These were three-to-five minute films and they were fun to do; from ’74 to ’80 I was doing that stuff. I was teaching at Colorado Women’s College starting in’75 while still going to school at UCD in music business.

Tom McCluskey was the guy who was the head of the department and was the music critic for The Rocky Mountain News, before Justin Mitchell.

In the meantime, I had met Wesley Westbrooks, who was a black guy who originally was from Arkadelphia, Arkansas.

When he was 10 years old, he was driving a wagon delivering milk and ice cream and the guy who owned the store; his daughter ran a retail outlet and people in the town saw Wesley, who was black, talking to her and she gave him an ice cream cone without charging him.

They came to his father’s house that night and said, “You need to get your kid outta here tonight or he’s gonna get killed.”

He moved to Denver, and he got a job working for United Airlines cleaning airplanes, and he wrote about four songs that The Staple Singers recorded, none of which he’s credited with.

The most famous one is “He Don’t Knock,” which was recorded by The Kingston Trio. He also did a song called “Hear My Song Here,” which Pentangle recorded in a really nice version.

I wrote a grant to the National Endowment for the Humanities to write a biography of him; it’s the only book I have ever written that I couldn’t sell. I got the grant and spent a year.

It was a wonderful experience. I wrote up the whole thing — this was the Reagan years and I still have the manuscript, it’s called A Good Time in Hard Times. I learned a lot of stuff but I couldn’t sell the book.

I had written a book called The Folk Music Source Book in ’76.

That book came about accidentally, where Harry knew somebody who was a writer and she had been at Knopf, which was one of the most prestigious publishing companies, and she started talking with Harry, who’d a written a catalog: The Denver Folklore Company Almanac or whatever.

Knopf said they’d be very interested in talking to this guy. So she came back and talked to him and Harry being Harry, he did nothing.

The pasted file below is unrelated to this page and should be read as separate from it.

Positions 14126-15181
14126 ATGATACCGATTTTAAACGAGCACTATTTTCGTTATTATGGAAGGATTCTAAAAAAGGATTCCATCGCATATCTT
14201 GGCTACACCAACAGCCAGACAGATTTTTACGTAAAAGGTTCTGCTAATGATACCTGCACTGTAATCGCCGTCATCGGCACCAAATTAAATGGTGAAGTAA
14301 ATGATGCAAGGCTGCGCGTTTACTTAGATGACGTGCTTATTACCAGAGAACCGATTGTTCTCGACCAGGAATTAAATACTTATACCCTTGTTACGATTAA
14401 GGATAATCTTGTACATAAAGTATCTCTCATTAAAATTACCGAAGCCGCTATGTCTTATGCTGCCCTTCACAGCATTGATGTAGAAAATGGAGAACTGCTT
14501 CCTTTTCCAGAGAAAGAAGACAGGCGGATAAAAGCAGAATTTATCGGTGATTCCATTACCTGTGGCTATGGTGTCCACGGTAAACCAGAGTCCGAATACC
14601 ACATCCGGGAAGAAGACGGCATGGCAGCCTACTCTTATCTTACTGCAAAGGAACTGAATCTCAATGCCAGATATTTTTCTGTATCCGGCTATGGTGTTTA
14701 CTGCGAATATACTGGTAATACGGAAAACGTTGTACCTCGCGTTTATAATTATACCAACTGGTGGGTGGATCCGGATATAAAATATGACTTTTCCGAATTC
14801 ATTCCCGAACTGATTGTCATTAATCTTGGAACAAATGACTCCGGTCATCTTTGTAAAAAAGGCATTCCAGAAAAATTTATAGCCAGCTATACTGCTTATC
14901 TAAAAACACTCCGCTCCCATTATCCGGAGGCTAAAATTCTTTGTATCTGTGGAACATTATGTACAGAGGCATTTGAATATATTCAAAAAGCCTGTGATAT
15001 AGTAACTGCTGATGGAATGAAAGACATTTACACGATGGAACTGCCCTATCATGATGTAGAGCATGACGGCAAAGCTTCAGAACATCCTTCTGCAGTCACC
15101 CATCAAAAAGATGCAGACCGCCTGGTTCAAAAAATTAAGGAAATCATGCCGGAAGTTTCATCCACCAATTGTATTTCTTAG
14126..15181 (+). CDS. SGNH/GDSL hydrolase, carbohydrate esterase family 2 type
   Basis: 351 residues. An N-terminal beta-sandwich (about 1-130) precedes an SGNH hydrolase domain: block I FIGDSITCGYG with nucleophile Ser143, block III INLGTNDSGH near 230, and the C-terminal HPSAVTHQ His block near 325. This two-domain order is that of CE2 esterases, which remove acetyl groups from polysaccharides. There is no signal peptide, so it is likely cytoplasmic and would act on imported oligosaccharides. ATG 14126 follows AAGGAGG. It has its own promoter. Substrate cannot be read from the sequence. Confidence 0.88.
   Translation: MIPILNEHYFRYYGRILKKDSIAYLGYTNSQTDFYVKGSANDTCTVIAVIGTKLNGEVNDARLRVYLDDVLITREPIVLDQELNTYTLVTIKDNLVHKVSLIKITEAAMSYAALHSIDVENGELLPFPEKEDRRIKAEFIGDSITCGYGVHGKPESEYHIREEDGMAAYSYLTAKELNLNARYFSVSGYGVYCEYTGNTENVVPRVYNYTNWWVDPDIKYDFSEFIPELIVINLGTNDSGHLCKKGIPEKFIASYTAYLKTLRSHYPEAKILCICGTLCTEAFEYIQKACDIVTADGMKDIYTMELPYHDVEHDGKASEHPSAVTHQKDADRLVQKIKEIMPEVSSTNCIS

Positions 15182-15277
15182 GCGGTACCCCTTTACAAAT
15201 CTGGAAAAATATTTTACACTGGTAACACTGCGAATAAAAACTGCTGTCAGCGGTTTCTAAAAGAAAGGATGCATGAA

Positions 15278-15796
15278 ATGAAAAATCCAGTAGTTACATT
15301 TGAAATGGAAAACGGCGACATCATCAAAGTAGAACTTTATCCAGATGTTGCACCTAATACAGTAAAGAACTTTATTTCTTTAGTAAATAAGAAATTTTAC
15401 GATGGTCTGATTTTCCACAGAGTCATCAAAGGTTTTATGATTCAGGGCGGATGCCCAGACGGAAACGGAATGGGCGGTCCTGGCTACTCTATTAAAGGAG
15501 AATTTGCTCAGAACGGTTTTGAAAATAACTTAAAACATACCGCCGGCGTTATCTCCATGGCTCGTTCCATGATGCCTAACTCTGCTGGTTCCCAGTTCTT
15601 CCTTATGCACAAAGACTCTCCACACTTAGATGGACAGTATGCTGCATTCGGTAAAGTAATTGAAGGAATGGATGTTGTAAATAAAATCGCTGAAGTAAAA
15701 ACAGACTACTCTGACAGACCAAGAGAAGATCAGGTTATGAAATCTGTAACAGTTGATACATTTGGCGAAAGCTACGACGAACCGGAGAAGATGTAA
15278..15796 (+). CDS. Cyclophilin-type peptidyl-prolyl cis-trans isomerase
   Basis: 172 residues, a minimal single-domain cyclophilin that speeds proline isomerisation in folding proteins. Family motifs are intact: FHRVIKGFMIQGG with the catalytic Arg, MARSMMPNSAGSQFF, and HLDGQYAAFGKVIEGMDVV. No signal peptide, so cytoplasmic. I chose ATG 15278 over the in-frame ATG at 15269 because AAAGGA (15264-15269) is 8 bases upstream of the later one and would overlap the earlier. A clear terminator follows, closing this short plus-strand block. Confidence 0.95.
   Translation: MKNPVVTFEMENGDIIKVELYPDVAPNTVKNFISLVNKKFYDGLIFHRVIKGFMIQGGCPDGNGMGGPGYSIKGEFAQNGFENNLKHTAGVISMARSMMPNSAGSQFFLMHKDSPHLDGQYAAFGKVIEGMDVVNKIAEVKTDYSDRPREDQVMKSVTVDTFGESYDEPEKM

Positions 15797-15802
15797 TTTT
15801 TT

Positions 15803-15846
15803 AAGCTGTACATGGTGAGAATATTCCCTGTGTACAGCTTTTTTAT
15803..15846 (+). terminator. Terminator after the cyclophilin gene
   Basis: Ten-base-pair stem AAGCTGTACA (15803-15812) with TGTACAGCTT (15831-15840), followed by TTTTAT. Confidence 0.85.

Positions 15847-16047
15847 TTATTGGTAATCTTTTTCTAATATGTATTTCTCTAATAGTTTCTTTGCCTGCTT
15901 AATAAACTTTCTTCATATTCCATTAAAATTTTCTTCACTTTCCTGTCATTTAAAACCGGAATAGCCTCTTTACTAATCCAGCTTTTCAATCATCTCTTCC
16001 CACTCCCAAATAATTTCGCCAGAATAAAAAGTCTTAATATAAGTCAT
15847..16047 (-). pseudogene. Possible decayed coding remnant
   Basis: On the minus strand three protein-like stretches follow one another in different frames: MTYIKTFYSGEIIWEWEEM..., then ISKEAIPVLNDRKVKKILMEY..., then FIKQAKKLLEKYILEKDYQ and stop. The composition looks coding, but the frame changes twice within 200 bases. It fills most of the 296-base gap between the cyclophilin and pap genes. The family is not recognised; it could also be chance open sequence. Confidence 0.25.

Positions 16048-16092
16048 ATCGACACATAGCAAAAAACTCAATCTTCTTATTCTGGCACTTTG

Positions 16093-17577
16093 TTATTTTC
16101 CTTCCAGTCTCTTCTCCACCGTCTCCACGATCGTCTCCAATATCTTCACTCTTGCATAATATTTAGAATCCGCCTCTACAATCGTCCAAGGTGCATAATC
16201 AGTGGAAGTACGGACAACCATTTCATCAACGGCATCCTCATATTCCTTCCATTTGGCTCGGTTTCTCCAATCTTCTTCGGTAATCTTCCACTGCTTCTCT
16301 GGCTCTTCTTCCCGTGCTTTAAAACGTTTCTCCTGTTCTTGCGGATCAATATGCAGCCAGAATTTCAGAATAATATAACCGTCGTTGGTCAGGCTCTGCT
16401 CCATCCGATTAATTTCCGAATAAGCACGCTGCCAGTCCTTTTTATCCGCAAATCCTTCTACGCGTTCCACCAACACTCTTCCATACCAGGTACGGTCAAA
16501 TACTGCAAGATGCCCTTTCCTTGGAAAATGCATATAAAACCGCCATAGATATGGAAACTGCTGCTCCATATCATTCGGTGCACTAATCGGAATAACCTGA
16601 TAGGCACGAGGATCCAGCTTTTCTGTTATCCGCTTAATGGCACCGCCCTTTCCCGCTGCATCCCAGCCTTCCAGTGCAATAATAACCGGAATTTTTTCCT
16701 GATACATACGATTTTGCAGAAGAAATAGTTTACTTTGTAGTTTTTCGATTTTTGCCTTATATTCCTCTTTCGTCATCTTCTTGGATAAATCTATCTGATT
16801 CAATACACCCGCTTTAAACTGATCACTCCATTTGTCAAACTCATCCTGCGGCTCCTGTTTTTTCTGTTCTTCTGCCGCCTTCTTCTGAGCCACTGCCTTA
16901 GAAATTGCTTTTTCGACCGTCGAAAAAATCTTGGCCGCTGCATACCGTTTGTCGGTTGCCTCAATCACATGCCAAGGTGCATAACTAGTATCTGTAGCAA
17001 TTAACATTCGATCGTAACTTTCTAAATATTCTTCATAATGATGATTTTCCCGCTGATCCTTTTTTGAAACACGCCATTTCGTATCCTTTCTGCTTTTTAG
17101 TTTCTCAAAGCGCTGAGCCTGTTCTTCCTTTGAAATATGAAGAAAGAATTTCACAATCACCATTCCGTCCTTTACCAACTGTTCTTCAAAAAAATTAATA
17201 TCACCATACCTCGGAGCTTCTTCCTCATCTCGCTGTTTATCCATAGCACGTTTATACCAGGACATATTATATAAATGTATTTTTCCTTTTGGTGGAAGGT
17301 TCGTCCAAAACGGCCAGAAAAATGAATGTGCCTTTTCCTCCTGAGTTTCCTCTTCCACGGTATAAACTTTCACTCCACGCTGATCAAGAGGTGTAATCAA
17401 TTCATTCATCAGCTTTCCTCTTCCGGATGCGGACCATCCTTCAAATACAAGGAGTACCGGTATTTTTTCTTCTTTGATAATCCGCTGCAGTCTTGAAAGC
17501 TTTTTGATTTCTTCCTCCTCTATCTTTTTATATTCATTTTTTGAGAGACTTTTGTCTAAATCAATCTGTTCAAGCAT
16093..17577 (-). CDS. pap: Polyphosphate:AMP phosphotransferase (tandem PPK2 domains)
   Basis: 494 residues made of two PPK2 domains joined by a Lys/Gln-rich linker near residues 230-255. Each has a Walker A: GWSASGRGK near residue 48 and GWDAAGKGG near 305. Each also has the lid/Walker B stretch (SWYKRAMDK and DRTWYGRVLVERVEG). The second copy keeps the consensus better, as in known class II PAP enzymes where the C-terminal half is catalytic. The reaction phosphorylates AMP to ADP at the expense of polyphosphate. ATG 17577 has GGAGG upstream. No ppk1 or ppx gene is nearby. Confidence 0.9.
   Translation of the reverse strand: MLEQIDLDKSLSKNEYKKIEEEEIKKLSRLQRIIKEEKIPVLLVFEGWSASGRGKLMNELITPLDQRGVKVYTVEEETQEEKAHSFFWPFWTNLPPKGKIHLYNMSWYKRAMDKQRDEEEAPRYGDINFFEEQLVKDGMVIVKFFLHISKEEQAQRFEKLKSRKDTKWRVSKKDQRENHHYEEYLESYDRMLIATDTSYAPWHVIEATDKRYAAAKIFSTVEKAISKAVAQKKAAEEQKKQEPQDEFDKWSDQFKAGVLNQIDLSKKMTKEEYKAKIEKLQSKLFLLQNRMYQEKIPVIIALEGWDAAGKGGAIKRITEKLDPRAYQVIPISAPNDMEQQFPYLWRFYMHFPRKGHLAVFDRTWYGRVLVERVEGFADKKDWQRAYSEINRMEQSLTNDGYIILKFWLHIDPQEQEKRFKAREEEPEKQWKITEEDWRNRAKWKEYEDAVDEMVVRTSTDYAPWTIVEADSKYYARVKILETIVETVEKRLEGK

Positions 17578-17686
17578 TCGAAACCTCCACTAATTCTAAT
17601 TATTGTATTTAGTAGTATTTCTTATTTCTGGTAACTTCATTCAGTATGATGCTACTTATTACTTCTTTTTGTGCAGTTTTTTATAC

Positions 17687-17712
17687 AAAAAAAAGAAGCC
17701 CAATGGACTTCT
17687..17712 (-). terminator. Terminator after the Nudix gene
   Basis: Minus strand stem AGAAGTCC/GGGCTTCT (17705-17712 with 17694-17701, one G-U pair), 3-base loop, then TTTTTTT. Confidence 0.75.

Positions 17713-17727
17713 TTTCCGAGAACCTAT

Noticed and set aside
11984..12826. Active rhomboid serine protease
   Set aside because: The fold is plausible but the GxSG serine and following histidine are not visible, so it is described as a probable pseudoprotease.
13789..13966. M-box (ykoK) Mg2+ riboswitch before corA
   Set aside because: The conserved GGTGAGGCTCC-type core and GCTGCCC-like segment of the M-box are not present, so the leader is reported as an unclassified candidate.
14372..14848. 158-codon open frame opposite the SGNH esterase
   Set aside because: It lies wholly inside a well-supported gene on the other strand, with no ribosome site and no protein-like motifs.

So one day I said, “Look, you’re a moron: Here’s one of the best publishers in the whole goddamned world, and they’re asking you to write this book. What can I do to help you to do this?”

He said, “Why don’t you do it? You know how to write, you know how to do this stuff.”

At that point, I hadn’t written any books, but I’d written instruction books for banjo and guitar – a lot of them. The book was reviewed everywhere. It was reviewed in Rolling Stone, The New York Times, The L.A. Times.

Basically, that’s how I got into the book-writing game. That book won the ASCAP Music Critics Award.

Q: That’s about the time I started to know who you were because you really started to get a name in Denver as an academic.

A: I had worked for 14 months at The Grammys as their educational director. That was pretty horrible. I thought I would be some kind of huge hick there, but it turned out everybody there was a huge Streisand or Neil Diamond fan and that I was like a left-wing hippie.

In the middle of that, I taught at Colorado Mountain College, which had a songwriting workshop for ten years in Breckenridge. It was great! You got a condo. I brought Steven Fromholz from Frummox in.

I was doing the musician juggling act: I was writing instruction books, I was writing books, for a couple of years I taught at Swallow Hill, I did gigs with The Main Event, and I did what gigs that I could get. I ended up playing at Winnipeg three times, which was great. And I taught at Colorado Institute of Art for a year.